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Samsung and MasterCard partner to deliver smart fridge ecosystem

Samsung and MasterCard have introduced a new fridge powered by the Internet of Things (IoT), as well as a payments service which will allow customers to order groceries using the white goods appliance.

The new wifi-connected Family Hub Refrigerator was unveiled by Samsung at the Consumer Electronics Show in Las Vegas this week and boasts a 21.5 inch full HD LCD resolution screen on its door. Samsung calls the screen the "refrigerator’s digital family command centre" which allows users to post their calendars, pin photos and notes, and even "share treasured kids’ works of art" using their smartphone.

The fridge allows consumers to identify the foods in their fridge and track product expiration dates. This new Samsung fridge also has three cameras inside which captures images every time the door is closed.

Samsung said: "You can then access those images anytime using your smartphone and take a peek inside your fridge. Even if you’re at the store and forget to check on what you need for dinner that night, you can easily pull up the Samsung Smart Home app and have a look right into your Family Hub fridge."

The manufacturer, which launched its first smart fridge earlier this decade, announced MasterCard as its credit card partner which connects customers to grocers so they can manage their shopping through the white goods appliance.

eCommerce-enabled fridge

Developed by MasterCard Labs and Samsung, Groceries by MasterCard claims to "redefine the family grocery shopping experience by allowing households to share, build, manage and modify their grocery lists and shopping carts throughout the week."

Customers use the refrigerator's screen or their smartphone to add items to their shopping cart – manually or by scanning an item's barcode – and the order is then approved using a 4-digit pin and paid for in a single checkout experience powered by MasterCard which accepts any US-issued credit or debit card. Orders are then delivered by the grocers.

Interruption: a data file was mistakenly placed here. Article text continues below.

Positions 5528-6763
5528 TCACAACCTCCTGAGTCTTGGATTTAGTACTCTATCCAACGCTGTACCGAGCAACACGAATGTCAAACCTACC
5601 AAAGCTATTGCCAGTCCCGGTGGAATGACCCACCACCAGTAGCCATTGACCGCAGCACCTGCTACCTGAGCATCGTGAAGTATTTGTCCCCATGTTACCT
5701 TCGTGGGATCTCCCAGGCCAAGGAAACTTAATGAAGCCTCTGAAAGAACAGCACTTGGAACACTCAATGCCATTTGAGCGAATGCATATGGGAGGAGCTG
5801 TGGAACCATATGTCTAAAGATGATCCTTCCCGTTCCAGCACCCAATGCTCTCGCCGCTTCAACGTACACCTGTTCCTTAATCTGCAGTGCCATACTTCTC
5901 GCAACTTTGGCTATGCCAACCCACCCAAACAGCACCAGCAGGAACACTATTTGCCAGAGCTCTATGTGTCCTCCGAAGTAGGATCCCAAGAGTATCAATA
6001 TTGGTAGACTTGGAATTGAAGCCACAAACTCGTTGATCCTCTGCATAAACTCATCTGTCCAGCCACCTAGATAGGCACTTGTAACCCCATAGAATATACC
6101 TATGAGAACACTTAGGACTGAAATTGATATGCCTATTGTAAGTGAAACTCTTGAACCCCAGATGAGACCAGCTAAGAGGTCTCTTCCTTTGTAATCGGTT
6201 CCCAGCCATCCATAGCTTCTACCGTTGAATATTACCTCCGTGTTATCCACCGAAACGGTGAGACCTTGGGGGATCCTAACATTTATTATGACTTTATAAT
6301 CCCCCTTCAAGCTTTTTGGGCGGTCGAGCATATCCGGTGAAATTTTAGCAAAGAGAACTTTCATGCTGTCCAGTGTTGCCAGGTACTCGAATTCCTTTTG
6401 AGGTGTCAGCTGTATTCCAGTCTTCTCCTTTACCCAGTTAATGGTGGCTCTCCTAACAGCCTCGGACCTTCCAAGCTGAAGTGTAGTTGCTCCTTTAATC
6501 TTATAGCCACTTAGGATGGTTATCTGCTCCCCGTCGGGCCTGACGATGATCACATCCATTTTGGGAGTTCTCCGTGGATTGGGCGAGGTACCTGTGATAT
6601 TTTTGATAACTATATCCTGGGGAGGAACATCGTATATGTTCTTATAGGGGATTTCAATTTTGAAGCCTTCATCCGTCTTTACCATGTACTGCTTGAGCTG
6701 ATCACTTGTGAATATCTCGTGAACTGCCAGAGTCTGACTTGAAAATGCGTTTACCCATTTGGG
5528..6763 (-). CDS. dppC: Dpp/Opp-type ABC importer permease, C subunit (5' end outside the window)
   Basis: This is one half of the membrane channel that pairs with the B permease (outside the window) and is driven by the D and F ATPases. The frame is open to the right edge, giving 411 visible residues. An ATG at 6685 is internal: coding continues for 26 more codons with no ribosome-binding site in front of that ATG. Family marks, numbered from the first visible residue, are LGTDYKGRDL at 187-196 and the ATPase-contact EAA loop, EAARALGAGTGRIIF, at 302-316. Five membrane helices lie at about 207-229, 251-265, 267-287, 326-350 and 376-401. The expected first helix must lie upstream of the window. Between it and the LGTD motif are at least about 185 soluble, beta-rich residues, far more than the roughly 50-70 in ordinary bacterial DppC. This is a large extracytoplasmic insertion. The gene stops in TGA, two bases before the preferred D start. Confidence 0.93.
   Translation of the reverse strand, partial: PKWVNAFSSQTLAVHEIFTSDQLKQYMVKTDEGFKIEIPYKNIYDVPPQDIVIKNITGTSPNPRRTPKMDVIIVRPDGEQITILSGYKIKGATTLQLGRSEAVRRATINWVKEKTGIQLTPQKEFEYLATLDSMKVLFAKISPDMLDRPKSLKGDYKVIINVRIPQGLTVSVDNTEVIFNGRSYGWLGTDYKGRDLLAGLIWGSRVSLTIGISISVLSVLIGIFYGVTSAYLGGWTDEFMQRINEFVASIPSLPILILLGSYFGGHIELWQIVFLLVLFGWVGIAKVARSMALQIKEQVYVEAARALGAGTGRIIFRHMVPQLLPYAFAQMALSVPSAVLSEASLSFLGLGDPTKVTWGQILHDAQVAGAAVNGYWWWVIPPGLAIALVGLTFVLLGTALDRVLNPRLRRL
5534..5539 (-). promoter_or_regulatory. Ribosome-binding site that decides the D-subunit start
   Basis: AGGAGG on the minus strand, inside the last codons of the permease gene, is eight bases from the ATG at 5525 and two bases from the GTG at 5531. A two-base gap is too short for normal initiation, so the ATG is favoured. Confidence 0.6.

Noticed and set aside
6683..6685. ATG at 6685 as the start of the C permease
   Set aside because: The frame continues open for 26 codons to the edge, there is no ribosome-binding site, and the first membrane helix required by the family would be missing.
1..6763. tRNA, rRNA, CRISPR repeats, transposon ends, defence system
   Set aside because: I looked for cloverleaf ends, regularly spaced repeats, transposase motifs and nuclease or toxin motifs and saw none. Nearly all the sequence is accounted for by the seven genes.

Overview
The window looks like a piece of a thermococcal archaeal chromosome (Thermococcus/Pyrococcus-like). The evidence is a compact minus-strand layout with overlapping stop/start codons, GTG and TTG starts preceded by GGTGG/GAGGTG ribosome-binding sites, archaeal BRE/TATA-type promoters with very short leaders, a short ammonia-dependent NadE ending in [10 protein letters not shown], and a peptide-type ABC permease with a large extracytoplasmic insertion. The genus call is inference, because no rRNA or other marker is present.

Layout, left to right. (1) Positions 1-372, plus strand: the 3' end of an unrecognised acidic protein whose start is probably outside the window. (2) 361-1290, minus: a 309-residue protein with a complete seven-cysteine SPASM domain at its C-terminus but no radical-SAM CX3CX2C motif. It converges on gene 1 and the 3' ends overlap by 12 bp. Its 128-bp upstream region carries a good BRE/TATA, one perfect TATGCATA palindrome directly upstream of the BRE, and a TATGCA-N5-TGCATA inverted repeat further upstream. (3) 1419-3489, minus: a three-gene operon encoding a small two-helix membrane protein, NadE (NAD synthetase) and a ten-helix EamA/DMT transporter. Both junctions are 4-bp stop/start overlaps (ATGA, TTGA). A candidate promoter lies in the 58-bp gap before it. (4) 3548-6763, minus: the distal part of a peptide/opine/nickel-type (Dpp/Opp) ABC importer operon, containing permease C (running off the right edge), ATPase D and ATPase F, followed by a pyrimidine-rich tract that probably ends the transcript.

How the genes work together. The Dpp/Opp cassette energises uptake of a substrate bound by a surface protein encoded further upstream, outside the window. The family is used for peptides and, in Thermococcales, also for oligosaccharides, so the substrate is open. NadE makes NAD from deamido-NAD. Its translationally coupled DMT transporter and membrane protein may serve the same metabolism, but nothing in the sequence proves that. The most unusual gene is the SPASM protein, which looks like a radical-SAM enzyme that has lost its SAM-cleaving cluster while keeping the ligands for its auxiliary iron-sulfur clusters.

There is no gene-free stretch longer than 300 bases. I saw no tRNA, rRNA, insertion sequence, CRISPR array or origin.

"In a world where every device – from the phone to the refrigerator – is connected to the Internet, the ways in which consumers interact and transact with their favourite brands are changing," said Betty DeVita, chief commercial officer, MasterCard Labs. "We’re developing compelling, safe and seamless commerce experiences for consumers across channels and devices as we continue to eliminate the boundaries between how we shop and how we pay."

The service claims to learn a family's shopping habits and make personalised suggestions. It also plans to introduce recipes and video integration over the next year, as well as additional grocers. The initial US grocers to partake in the service are FreshDirect and ShopRite.

Jodi Kahn, chief consumer officer, FreshDirect, said: "Since launch, FreshDirect has been on a mission to get consumers great, fresh food with less friction. This new technology speaks directly to that mission, giving consumers a new, seamless way to shop for groceries right from their own kitchen."

The appliance will be available in the US from May 2016. 

Making shoppers' lives easier

Internet-enabled fridges have long been an expensive example of tomorrow's technology, but with a supporting eCommerce service, a digital fridge could now be used to encourage more consumers to shop online rather than just checking the expiration date on a carton of milk. 

Speaking to Essential eCommerce over the summer, Steve Madder, vice president of digital retail insights at Kantar Retail, argued that IoT devices like smart fridges will only succeed if they make the shopper's life easier.

He noted many grocers like Waitrose and Sainsbury's are innovating the shopping list through hardware and mobile applications, while the BBC's recipe website also allows readers to buy ingredients in a couple of clicks of a mouse. Meanwhile, Amazon has also launched a device to enable the shopper to scan barcodes of products in their house to add to a shopping list, which is not far removed from the smart fridge concept.

"We're seeing a lot of retailers using list mechanics and trying to activate the list and convert much more easily," he says. "Any retailer should be looking at ways to open up the list platform, using hardware suppliers and software companies to leverage their website."

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